In our new column See This Not That, we'll break down two different -- but kinda sorta related -- films for you every Tuesday.
This week, what’s the difference between a man on a wire and a man on a ledge? One will leave you feeling like you’re on top of the world, the other dizzy from a plot that makes you wish the man in question would just hurry up and jump.
For genuine top-of-the-world thrills, feast your eyes on James Marsh’s Oscar-winning documentary "Man on Wire." It recounts what many dub the “artistic crime of the century,” orchestrated by 24-year-old French high-wire walker and street performer Philippe Petit. In 1974 he teetered across a wire he and his friends had illegally strung from one World Trade Center tower to the other. Between the world’s then-tallest buildings, 1,350 feet in the air, he crossed eight times with police waiting on both sides to arrest him for disturbing the peace.
Marsh’s mesmerizing documentary chronicles Petit’s quest and breathtaking triumph, utilizing the recollections of Petit and his accomplices and actual footage of the feat as well as death-defying rehearsals atop Notre Dame and Sydney’s Harbour Bridge. Add to that reenacted scenes of his amateur cohorts scouting the site and obtaining fake IDs for a bit of heist-like suspense, and it’s a wondrous trip back in time that elevates and inspires -- lifting you off the pavement and into the clouds.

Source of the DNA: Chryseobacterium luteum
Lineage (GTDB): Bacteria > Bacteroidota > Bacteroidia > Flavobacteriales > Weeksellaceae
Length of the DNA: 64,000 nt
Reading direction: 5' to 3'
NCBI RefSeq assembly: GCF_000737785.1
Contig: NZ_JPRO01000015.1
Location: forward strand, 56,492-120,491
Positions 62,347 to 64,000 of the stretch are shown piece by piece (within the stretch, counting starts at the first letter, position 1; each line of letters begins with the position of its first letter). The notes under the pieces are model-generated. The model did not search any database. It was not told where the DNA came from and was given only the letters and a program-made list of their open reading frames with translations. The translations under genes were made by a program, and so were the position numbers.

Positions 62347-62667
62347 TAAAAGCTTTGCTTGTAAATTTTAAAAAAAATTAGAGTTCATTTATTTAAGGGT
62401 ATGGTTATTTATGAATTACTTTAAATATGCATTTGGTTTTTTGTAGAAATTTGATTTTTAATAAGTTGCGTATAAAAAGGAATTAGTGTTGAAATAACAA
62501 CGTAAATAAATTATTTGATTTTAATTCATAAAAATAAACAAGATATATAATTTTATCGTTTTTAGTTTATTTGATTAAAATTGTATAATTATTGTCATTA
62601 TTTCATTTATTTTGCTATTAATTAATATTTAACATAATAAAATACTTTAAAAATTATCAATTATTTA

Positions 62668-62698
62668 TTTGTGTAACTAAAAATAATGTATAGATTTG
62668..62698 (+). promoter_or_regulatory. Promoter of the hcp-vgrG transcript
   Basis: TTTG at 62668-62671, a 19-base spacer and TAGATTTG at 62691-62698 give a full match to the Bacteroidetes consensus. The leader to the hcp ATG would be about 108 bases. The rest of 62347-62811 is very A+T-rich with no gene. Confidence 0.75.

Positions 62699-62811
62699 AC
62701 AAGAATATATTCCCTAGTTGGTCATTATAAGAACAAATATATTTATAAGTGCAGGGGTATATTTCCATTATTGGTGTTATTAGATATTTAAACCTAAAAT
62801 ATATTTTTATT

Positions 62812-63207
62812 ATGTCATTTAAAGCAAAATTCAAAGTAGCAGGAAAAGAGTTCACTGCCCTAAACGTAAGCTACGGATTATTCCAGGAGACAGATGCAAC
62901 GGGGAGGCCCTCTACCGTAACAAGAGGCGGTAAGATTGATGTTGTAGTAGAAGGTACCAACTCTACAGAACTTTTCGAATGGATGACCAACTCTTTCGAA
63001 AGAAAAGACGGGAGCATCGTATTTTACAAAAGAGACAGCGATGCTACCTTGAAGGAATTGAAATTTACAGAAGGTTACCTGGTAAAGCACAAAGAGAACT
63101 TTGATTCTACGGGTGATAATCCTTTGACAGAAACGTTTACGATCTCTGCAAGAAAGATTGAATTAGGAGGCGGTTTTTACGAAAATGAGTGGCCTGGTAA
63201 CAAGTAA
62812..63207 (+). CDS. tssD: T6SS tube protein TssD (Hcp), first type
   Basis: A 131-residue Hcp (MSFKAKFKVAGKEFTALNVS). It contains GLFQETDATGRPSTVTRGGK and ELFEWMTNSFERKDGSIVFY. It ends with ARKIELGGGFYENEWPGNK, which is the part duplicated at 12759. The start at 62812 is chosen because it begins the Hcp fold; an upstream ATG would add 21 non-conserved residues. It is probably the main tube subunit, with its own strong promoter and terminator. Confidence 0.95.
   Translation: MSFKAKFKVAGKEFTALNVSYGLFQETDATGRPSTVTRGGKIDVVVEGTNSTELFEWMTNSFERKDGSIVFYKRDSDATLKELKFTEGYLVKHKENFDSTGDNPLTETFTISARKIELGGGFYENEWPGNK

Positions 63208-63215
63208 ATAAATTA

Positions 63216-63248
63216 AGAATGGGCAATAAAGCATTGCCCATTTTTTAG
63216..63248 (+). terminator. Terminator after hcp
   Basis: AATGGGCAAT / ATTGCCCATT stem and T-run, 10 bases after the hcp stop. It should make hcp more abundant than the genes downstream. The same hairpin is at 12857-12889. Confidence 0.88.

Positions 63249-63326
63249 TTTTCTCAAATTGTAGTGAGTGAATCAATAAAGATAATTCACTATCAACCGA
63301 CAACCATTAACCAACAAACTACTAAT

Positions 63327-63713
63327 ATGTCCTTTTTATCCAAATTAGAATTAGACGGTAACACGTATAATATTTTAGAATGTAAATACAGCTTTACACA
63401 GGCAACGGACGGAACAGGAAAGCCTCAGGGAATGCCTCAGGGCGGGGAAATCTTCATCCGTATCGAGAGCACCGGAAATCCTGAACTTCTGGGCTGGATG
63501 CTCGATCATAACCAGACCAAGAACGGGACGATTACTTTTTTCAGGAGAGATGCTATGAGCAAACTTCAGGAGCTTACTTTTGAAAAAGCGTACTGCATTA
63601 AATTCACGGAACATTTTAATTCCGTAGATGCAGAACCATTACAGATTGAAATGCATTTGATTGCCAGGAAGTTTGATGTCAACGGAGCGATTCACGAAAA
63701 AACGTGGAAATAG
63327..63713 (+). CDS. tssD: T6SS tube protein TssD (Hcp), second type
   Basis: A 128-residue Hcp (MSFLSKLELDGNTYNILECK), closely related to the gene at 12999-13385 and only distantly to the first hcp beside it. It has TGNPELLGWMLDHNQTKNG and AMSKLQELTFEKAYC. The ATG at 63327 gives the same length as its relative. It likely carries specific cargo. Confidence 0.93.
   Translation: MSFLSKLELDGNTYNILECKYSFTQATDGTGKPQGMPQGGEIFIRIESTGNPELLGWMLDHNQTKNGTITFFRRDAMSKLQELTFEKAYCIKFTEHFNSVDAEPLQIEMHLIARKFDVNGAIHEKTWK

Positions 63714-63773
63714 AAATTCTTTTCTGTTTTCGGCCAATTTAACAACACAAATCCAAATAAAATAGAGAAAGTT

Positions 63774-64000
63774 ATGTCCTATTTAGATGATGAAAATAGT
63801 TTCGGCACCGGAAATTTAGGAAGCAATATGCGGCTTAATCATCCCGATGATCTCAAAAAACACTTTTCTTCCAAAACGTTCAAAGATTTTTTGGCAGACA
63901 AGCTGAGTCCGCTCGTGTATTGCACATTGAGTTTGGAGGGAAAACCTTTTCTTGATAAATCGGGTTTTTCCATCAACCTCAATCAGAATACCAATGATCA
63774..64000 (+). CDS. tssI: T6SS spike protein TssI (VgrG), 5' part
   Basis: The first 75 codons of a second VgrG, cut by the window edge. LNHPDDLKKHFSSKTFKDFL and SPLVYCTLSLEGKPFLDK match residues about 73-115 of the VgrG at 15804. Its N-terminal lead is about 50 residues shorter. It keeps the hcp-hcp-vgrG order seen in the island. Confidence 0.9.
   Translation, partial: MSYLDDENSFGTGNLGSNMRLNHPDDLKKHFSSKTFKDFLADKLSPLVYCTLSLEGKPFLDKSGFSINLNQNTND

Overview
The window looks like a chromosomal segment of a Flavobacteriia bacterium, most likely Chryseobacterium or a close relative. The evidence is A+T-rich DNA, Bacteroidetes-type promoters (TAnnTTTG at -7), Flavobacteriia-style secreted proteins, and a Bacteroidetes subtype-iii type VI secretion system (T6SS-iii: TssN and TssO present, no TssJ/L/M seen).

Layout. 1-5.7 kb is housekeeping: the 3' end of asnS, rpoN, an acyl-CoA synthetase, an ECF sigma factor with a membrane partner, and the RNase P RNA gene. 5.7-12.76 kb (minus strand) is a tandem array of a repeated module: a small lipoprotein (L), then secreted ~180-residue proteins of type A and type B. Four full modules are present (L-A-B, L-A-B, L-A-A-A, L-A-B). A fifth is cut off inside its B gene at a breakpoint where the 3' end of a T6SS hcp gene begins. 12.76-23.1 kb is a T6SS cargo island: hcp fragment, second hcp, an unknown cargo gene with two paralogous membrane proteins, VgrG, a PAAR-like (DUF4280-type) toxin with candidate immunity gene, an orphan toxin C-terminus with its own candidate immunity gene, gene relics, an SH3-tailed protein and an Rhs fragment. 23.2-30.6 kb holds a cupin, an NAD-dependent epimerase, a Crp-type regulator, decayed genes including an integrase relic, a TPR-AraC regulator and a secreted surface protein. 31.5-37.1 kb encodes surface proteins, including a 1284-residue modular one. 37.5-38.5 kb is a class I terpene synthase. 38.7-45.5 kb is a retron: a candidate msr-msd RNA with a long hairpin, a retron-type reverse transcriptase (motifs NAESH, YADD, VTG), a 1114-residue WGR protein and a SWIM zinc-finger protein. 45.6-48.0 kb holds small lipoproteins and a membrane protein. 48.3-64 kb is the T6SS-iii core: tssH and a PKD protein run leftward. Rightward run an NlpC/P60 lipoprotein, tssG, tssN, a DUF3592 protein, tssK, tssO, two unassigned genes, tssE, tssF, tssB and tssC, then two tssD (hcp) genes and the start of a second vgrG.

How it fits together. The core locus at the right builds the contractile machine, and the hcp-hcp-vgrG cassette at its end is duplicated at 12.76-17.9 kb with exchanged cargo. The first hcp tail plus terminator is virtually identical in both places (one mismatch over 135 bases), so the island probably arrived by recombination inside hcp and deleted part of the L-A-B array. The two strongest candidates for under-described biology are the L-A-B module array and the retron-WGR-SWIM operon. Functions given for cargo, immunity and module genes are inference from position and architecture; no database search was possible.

Releasing on DVD this week, "Man on a Ledge" stars Sam Worthington as Nick Cassidy, an escaped convict determined to prove his innocence in the most daring, dumb-luck dependent way possible. He creates a diversion by climbing out on a hotel ledge and attracting a crowd of compassionate New Yorkers who encourage him to jump. Meanwhile, his brother (Jamie Bell) and girlfriend (Genesis Rodriguez) bungle their way through a heist in the building across the street to steal a diamond from the evil real estate mogul who put Nick in jail.
It’s a precarious and complex master plan that hinges on the leap of faith of a police negotiator (Elizabeth Banks), Cassidy’s ability to leap from ledge to ledge without tumbling to his death, and a host of other improbabilities, not to mention the film’s mishmash of heist, fugitive and other rehashed action-movie themes. While moderately entertaining, "Man on a Ledge" is an ultimately forgettable piece of cinema.